Ballot Initiatives

California Senate Choices Got You Down? Check Out These Ballot Initiatives Instead.

Voters will have 16 other issues to consider Election Day.

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Californians may not get an actual choice between candidates for Senate, because the state's top-two post-primary run-off system has left everybody with two establishment Democrats as nominees. But they still get a whole host of ballot initiatives to weigh in on.

California is well-known for regularly having a large number of ballot initiatives put before the voters every November. This November, Californians will have 16 of them. Some have been pushed along by special interest groups, which is a very bad corrupting influence on democracy unless it matches your particular ideology, then it's just the people's voice being heard! I kid, but that tends to be what it feels like sometimes. On the other hand, it's not clear that, despite whining about how some things should be put to a public vote, California's state legislature actually fundamentally operates any differently. Capitulating to special interests? That's a job for the experts!

But anyway, there are quite a few issues of interest to liberty-minded folks in California. Those who are not terribly impressed with their presidential or Senate choices can still have a say in matters of importance. Here's a look at some of the more significant initiatives:

Recreational Marijuana Legalization. California famously attempted to pioneer legal use with a ballot initiative in 2010 that failed. Now that other states ended up leading the way, it's back and altered to hopefully appeal to more voters. Proposition 64 will legalize recreational marijuana use and cultivation with heavy regulation and taxes. The state estimates the increased sales tax revenue could surpass $1 billion dollars a year. Read more about the initiative from Jacob Sullum here.

Plastic Bag Bans. The California legislature enacted a law 2014 that would bag single-use plastic bags from most grocery stores and pharmacies and mandate a 10-cent charge on recyclable or reusable bags. A referendum has pushed the issue onto the fall ballot as Proposition 67. In order to keep the law on the books, a majority must vote yes on Prop. 67. Read how awesome plastic bags actually are in a Reason cover story from last October by Katherine Mangu-Ward.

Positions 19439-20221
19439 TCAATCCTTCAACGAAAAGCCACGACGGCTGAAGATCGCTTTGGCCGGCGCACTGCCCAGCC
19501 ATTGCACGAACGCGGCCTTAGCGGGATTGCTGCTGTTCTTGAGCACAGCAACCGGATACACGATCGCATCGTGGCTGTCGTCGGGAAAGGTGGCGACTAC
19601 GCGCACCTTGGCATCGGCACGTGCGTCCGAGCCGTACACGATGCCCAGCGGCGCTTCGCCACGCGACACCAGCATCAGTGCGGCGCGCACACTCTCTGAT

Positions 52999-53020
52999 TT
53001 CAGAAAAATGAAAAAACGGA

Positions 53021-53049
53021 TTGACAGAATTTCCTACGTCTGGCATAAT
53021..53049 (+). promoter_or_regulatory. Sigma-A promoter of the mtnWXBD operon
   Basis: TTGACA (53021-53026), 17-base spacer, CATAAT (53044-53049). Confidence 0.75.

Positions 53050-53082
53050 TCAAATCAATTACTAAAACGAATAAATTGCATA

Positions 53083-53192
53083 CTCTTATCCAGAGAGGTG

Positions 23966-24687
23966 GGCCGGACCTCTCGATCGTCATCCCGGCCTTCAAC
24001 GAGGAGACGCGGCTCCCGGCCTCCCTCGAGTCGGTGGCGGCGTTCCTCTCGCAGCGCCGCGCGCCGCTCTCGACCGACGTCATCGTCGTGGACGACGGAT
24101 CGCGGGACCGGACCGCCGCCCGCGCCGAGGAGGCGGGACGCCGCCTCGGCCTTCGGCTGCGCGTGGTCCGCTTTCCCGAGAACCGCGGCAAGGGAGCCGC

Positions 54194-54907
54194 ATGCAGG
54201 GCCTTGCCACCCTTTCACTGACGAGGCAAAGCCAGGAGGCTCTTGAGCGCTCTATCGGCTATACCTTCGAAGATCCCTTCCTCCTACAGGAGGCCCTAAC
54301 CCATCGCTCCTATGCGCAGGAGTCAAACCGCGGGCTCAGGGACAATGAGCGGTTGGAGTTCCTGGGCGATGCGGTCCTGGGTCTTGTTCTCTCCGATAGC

The Death Penalty. There are two competing ballot initiatives on the death penalty in November. Proposition 62 would eliminate the death penalty in California and replaces it with life in prison without parole. On the opposite side, Proposition 66, favored by some county district attorneys around the state, would actually speed up the process for executing prisoners in the name of saving money. More importantly, this pro-death penalty proposition has a poison pill counter to Proposition 62. It states that if Prop. 66 receives more affirmative votes than other voter-approved measures about the death penalty, Prop. 66 will overrule them. So both initiatives could pass with a majority vote (which doesn't make logical sense, but could technically happen). If 62 passes with fewer votes than 66, the death penalty will remain intact.

Condom Mandates in Porn. Proposition 60 would require performers in all adult films to wear condoms. It also requires adult film producers to pay for performer vaccinations and testing. The initiative's big supporter is the AIDS Healthcare Foundation, which, wouldn't you know it, helps provide such services. The ballot initiative also permits any state resident to sue noncomplying porn producers for thousands of dollars in fines. If they succeed, they get to keep 25 percent of the money and legal fees. The rest of the money goes to the state. Elizabeth Nolan-Brown wrote about these porn mandate efforts in our April issue of Reason.

Gun Control. Even though a whole bunch of gun control bills just made it to Gov. Jerry Brown's desk, that's apparently not enough for some. Proposition 63 controls ammunition sales, bans the possession and demands the destruction of large-capacity magazines, requires background checks to purchase ammunition, and for ammunition sales to be approved by and reported to the Department of Justice. Oh, and of course, law enforcement officers and retired law enforcement officers are exempt from the large magazine ban. The state predicts that regulating the sale of ammunition will likely cost tens of millions of dollars, which will probably be offset by regulatory fees (which means: price hike!).